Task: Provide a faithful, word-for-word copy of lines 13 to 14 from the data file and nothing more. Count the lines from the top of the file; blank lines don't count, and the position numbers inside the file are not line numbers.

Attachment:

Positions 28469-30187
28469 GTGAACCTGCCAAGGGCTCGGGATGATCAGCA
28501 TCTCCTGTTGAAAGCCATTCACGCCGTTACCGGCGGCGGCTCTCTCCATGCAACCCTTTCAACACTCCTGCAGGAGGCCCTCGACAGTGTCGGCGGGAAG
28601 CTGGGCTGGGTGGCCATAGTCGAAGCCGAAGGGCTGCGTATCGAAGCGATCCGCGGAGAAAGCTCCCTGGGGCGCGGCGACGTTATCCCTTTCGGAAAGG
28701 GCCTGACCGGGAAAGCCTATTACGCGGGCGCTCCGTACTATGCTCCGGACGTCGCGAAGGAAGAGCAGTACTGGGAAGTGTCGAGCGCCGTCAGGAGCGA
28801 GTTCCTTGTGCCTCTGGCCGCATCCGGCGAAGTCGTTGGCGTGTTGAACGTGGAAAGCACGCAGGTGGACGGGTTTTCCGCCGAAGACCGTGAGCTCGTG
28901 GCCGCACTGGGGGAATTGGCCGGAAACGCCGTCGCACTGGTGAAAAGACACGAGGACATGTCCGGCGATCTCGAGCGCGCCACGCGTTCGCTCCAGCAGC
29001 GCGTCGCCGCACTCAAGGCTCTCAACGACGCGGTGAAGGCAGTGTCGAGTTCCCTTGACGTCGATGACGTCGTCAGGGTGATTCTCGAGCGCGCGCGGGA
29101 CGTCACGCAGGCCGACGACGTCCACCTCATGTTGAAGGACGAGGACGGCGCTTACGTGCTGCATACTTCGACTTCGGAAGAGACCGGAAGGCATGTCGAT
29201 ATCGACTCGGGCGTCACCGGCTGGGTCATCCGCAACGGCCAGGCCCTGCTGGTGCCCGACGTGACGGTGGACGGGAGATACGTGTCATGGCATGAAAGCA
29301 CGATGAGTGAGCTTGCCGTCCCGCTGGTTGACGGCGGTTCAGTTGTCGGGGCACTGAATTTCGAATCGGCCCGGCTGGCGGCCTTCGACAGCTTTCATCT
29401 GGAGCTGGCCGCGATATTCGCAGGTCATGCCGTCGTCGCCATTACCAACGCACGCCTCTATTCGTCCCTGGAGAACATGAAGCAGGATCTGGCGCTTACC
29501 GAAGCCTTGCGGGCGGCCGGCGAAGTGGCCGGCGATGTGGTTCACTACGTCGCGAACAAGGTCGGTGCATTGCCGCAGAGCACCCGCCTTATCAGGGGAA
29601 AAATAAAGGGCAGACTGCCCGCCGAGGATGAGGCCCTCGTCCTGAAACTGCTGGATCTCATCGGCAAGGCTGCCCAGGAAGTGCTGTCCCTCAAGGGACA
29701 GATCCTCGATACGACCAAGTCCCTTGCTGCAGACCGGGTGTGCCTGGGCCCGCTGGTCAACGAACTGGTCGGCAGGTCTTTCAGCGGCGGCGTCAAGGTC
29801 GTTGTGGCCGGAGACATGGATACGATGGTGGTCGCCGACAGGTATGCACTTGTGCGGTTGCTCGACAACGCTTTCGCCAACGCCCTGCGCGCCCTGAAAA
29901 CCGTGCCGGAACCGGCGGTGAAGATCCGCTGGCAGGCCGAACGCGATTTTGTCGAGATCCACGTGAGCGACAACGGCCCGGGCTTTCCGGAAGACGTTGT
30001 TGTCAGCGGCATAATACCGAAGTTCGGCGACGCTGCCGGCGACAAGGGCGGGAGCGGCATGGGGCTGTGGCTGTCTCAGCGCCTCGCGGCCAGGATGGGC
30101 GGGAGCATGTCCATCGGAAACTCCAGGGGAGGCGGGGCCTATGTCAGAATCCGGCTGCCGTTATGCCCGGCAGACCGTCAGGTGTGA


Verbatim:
29501 GAAGCCTTGCGGGCGGCCGGCGAAGTGGCCGGCGATGTGGTTCACTACGTCGCGAACAAGGTCGGTGCATTGCCGCAGAGCACCCGCCTTATCAGGGGAA
29601 AAATAAAGGGCAGACTGCCCGCCGAGGATGAGGCCCTCGTCCTGAAACTGCTGGATCTCATCGGCAAGGCTGCCCAGGAAGTGCTGTCCCTCAAGGGACA